Abstracts

Life-world: An ever-existing ground or a lost paradise? 
The Phenomenology of Life-world in Husserl and Blumenberg: A Comparison

Abbed Kanoor
Bergische Universtität Wuppertal, Germany

Life-world (Lebenswelt) is a central concept in Edmund Husserl’s late Phenomenology. It is of high philosophical relevance in Husserl’s critical approach to what he called The Crisis of European Sciences. The crisis of modern sciences is not related to their function – sciences never have been so successful in breaking the boundaries of human knowledge –, but to the fact that the scientific approach has lost its kinship to its root in subjective experience. The crisis of modern sciences is the crisis of meaning and orientation. The modern sciences work but in a quasi-autonomous manner in their independent different branches and not with regard to the meaningful human world. The objective scientific world has its foundation in a common life-world shared by culturally and historically situated subjects. Its objectivity is due to an idealization process totally legitimate for the theoretical projects. But the wrong step is to identify the common world and its corporeal objects with the constructed scientific objectivity. Insisting upon the relativity of the objective scientific knowledge in contrast to the evident general structure of life-world, Husserl calls the “independency” of modern sciences into question. His main point is that the life-world is to be considered as a given common “ground” always there in everyday experience.     

The concept of “life-world” however has the same destiny as many other philosophical concepts. It has been created in a specific context, which is to be forgotten when the concept finds its rigid place in the history of philosophy. Husserl’s “life-world” is supposed to be evident to all phenomenology scholars. In my paper I try to challenge this self-evidence through Blumenberg’s interpretation.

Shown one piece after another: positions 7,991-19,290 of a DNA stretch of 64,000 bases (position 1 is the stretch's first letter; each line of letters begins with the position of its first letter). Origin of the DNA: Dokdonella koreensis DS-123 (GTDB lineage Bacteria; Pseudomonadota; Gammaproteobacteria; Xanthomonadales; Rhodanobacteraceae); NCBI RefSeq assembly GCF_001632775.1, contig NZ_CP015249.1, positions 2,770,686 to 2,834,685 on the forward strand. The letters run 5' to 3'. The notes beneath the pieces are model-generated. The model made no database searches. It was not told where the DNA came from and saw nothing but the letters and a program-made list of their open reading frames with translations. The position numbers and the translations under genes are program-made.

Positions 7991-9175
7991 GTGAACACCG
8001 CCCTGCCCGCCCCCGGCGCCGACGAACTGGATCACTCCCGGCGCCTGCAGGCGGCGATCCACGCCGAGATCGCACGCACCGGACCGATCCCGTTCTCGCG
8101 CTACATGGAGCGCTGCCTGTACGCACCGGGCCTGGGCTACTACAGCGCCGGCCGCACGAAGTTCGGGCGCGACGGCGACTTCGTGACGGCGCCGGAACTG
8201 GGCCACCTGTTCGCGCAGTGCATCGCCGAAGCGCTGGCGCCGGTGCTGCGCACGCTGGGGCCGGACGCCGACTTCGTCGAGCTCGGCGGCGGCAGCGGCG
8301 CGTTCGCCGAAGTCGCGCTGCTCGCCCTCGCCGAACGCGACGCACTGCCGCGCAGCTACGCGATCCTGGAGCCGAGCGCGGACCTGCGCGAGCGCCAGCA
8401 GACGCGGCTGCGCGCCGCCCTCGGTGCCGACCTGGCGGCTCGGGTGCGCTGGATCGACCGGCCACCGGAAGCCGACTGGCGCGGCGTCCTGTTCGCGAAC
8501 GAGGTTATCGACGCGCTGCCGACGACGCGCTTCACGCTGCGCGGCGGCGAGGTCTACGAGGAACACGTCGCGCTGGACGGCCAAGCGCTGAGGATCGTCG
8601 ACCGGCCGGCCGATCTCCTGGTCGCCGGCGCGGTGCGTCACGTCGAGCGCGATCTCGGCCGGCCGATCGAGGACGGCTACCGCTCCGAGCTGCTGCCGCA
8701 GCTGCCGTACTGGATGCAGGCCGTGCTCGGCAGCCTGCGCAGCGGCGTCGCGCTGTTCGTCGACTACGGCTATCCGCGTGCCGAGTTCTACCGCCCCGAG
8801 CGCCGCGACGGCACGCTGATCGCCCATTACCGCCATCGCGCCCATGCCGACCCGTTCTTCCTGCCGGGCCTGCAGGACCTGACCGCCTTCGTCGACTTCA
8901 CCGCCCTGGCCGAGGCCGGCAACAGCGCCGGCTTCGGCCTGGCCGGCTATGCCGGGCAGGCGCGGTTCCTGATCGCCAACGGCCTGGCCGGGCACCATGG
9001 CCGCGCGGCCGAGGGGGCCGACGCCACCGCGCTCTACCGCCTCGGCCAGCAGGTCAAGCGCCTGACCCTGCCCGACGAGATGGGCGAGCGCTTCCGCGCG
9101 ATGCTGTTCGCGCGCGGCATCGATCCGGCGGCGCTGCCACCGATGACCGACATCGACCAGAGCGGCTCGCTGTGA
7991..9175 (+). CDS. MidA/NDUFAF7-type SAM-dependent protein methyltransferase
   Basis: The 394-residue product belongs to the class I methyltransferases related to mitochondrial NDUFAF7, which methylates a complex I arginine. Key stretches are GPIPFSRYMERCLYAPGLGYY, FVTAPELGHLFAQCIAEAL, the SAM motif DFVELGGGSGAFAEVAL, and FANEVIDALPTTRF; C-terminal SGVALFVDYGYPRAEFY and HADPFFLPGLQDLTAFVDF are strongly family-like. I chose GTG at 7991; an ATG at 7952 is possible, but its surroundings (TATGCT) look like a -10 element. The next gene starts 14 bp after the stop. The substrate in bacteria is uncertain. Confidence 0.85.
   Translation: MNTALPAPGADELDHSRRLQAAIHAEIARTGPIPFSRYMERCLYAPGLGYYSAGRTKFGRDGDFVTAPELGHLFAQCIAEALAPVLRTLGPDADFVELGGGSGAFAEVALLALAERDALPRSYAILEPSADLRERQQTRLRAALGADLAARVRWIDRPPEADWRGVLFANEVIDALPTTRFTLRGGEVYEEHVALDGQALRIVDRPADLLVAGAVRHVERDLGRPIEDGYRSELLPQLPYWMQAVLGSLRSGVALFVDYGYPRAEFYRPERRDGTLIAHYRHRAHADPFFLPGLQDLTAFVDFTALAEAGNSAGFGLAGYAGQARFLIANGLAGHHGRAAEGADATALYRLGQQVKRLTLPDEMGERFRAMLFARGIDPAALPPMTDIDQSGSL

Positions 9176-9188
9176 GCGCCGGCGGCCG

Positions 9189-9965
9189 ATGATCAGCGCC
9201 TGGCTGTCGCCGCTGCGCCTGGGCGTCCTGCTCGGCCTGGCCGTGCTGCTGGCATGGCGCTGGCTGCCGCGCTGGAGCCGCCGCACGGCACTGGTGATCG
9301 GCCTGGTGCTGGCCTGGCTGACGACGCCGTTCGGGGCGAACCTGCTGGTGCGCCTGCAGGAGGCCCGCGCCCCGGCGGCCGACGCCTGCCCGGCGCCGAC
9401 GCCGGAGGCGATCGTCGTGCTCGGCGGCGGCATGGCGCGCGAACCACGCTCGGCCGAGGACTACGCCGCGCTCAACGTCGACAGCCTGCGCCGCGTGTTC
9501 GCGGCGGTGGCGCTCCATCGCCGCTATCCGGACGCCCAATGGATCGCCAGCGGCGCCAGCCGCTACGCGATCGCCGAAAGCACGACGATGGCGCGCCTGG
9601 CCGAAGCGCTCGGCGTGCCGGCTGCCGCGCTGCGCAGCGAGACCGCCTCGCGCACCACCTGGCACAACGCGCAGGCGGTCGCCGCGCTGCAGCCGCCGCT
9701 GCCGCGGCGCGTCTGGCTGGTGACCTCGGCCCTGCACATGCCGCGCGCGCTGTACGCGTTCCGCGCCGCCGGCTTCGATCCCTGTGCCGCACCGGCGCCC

With Blumenberg (Theorie der Lebenswelt, Lebenszeit und Weltzeit) I ask if already the diagnostic context in which Husserl elaborates his “ontology of life-world” and the task which he defines for it, does not cast doubt on perceiving the life-world as an evident given ground. The life-world theory is supposed to present a solution to the crisis of modern sciences. In order to find this solution Husserl tries to find a preliminary situation, where the kinship between the subjective meaningful experience and the scientific objectivity has not been disrupted. The question is, if he discovers this beginning or just reconstructs it theoretically. Regaining the life-world presupposes its loss. To put it differently, we thematize the life-world, because we are not living in it anymore.

The question “what is the life-world?” must be replaced by the question “why the life-world?” Blumenberg has a preliminary answer to this question: Giving the philosophical rational thinking a room in raw pre-theoretical experience. Acknowledging this point leads us to the fact that Husserl’s philosophical theory of life-world is the failure symptom of his cartesianism. The idea of Philosophy as a rigorous science is not evident anymore. It needs a philosophical prehistory and justification.